Shimano Dura-Ace vs Ultegra: Clash Of The Groupset Titans

Judging by the popularity of my other posts comparing different rungs on the Shimano road gears product ladder, I thought it high time that I looked at the tippity top of the company’s groupset range, Shimano Dura-Ace, and how it compares to Ultegra.

So, behold, here are my considered musings (alright, ill-considered musings).

Products Mentioned In This Post (This Shouldn’t Come As A Surprise)

So What Are We Talking About When We Talk About Groupsets?

We’re talking about bike components.

Specifically, the selection of (mostly) crucial bits that are attached to the bike frame in order to help the bike (and it’s rider) perform the essential functions of a bike: go forward; go forward quickly; go forward up a hill; slow down; stop.

If you buy a new bike, generally it will come with all of the groupset components attached (unless you’ve just bought the frame, clearly…).

In a groupset, you’d expect to find:

  • some stuff on the handlebars: brake levers and shifters
  • a fandango down by your feet: pedal cranks, chain rings, bottom bracket and front derailleur
  • and a few gubbins at the rear of the bike: the cassette, rear derailleur and the chain itself
  • Oh and don’t forget brakes, whether they be ye olde calipers or new-fangled (and contentious) disc affairs.

Shimano, like the other major road bike component manufacturers, Campagnolo and SRAM, makes a few different groupset ranges, at a variety of price points.

Dura-Ace is the name of Shimano’s top-of-the-range line (and therefore its most expensive), with Ultegra occupying the next level down.

Dura Ace 9100 groupset
Shimano’s new Dura-Ace 9100 groupset (the mechanical version) in all its glory…

Shimano also uses these range brand names for other bike components that you wouldn’t normally class as being part of a groupset. Again, the name denotes the level of performance, prestige and price (all the ps…).

You can buy Dura-Ace pedals (which I suppose could be in a broader definition of a groupset) and Dura-Ace wheels (which definitely aren’t part of a groupset).

You can’t buy Dura-Ace chammy cream for your undercarriage, though. Which is something of an oversight from Shimano.

A Quick Word On Numbers

The current Shimano line up of road cycling groupset ranges looks something like (ok, exactly like) this:

(Starting with the poshest)

  • Dura-Ace
  • Ultegra
  • 105
  • Tiagra
  • Sora
  • Claris

BUT (Mont shouts), it’s not as simple as that. Okay, it might be. The extra detail is that each of those ranges corresponds to a 4-digit number classification system (oooh, complex…).

[Mont gets out his Enigma machine]

The first digit denotes the overall range: 105 starts with a 5 (cunning), Ultegra numbers start with a 6, Dura-Ace with a 9.

The second digit changes depending on the generation of the groupset in question. So the version of 105 on my bike is 5700, but the newer set is called 5800. The current generation of Ultegra is 6800.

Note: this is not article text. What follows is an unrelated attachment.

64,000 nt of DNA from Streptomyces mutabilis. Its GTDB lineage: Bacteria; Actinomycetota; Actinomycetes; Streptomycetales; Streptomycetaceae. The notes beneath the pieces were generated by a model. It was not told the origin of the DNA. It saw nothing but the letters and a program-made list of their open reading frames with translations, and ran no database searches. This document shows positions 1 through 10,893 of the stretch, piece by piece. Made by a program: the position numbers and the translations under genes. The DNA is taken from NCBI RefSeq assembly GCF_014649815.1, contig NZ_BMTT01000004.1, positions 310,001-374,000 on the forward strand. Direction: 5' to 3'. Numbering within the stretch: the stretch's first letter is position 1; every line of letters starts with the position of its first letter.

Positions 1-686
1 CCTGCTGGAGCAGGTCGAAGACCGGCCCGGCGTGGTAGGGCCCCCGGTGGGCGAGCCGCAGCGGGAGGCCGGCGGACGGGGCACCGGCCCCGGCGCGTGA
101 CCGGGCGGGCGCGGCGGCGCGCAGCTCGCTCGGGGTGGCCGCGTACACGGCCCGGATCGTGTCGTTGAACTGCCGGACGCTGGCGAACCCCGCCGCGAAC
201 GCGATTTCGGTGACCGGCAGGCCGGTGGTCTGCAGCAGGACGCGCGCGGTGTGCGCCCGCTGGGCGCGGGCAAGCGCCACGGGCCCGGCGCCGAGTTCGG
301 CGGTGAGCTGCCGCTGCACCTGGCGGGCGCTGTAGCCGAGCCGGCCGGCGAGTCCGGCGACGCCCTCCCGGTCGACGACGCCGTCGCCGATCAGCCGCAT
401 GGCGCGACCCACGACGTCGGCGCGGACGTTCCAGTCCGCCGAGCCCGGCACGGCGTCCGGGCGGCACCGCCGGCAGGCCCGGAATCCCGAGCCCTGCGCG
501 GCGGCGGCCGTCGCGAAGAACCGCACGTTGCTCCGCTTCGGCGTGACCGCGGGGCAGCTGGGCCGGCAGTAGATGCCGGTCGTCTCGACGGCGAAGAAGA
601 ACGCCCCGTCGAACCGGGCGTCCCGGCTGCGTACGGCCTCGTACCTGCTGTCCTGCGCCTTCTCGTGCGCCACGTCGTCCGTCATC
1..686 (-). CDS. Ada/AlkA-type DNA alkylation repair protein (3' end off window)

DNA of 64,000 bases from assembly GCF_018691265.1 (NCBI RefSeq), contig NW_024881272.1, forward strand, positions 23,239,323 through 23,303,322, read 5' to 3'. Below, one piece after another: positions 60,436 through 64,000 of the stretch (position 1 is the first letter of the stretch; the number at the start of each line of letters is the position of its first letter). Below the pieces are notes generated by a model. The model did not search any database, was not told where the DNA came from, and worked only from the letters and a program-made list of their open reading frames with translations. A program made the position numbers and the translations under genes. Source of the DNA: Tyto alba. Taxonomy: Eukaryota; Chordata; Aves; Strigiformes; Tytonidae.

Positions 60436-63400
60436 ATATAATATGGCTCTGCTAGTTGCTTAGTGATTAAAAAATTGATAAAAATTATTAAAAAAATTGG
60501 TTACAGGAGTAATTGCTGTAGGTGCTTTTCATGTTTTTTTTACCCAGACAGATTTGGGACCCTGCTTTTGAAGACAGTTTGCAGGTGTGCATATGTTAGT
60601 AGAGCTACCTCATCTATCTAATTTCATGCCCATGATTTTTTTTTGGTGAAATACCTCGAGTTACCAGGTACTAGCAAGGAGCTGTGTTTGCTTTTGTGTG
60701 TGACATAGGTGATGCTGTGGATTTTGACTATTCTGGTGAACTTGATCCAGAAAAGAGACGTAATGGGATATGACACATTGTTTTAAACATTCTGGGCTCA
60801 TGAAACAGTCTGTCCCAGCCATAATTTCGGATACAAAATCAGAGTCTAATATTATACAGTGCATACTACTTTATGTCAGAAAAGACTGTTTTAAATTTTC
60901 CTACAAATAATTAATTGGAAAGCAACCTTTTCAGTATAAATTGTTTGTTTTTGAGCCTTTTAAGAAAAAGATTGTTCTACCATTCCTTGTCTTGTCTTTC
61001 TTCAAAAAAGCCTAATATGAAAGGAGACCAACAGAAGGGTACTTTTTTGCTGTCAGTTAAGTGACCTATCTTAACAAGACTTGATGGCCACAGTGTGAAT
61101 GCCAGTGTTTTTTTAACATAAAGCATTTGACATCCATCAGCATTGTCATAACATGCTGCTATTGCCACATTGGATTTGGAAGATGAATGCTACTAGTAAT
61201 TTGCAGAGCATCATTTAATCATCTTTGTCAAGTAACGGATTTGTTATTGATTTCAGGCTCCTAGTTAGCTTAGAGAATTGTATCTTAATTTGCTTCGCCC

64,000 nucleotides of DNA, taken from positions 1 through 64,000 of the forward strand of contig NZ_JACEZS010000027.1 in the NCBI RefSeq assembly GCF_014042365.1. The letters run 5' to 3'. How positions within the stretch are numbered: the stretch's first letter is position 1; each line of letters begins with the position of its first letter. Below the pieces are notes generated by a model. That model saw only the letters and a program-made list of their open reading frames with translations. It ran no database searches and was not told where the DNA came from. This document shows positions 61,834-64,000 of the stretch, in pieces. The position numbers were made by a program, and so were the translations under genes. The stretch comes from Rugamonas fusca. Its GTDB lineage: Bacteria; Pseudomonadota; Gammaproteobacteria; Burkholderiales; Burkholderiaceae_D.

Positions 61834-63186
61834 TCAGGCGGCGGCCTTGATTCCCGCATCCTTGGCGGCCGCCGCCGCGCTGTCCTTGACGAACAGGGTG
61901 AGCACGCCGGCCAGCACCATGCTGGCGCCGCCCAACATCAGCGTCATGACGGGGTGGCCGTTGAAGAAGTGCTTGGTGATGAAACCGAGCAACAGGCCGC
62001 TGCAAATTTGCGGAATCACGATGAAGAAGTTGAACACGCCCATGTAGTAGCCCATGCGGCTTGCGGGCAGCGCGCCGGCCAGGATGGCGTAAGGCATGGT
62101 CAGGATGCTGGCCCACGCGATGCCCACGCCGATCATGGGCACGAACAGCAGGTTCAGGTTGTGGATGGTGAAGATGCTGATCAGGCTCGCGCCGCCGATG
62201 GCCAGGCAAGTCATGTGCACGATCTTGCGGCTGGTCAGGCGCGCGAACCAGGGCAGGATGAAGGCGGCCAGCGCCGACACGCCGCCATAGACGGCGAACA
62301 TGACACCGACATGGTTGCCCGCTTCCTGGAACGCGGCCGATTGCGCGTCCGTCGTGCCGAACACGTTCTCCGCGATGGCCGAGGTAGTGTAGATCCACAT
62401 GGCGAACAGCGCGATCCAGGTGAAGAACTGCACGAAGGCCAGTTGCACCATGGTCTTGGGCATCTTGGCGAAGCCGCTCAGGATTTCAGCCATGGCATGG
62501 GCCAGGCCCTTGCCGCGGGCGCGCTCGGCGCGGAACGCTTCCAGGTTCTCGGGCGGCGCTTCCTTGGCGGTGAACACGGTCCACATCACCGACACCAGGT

The latest version of Dura-Ace, 9100, was announced in the middle of 2016 and found its way into the shops over the remainder of that year and into 2017 (although some elements – I’m looking at you, integrated power meter – don’t yet seem to be available).


The last two digits are sometimes used to identify different variants within the same range. I’ll come back to this in a moment (hmm, mysterious…).

The point is, it’s worth getting familiar with these numbers (or at least the ones in the range or two that you’re looking at buying). Parts within a given ‘name’ range may or may not be compatible with one another, depending if they’re in the same generation.

When I recently upgraded my rear cassette to Ultegra, I had to make sure I bought a 6700 10-speed cassette rather than the newer 6800 version, as the latter (which is 11-speed) would not have been compatible with the 10-speed 105 (5700) elsewhere on the bike.

Hang On, Current Ultegra is 6800 But The New Dura-Ace Is 9100. What Gives?

Good (and slightly pedantic) question.

And a question I don’t know the definitive answer to.

So I will follow my usual protocol, give it a quick Google search and craft an answer based on a few skim-read articles and the few lines of text that appears below each item in the search results.

Ready? Let’s go.

So, the ‘answer’ is that Dura-Ace, prior to entering the 9000s, was trooping merrily through the 7000s. However, it was ‘ahead’ of the other Shimano gear families in terms of numbered generations – version 7900 was released in early 2009 at the same time as Ultegra 6700.

When the time came for the next generation, presumably the decision was taken was taken to miss a thousand because, like, where is Ultegra gonna go after the 6s?

I hope that’s a sufficiently speculative and unsubstantiated response for you.

What I don’t know of course is what they plan to do after the 5900 version of 105. Presumably invent a whole new number?

Di Another Day

Ultegra and Dura-Ace have one thing in particular in common that is not shared with other groupsets in Shimano’s line up.

They are both available with electronic shifting, as opposed to the more common mechanical approach. Electronic shifting uses motors to drive the derailleurs that in turn move the chain from one cog (or sprocket) to another. Shimano uses the letter-number combo ‘Di2’ to denote that the system in question is electronic.

Going back to my slightly vague comment about the last 2 digits in Shimano’s product numbering system being for identifying variants within a given a family, Di2 is a good example (and also a confusing one, as it happens).

The Di2 version of Ultegra is known as 6870 and the previous generation Dura-Ace version was 9070. So far, so simple.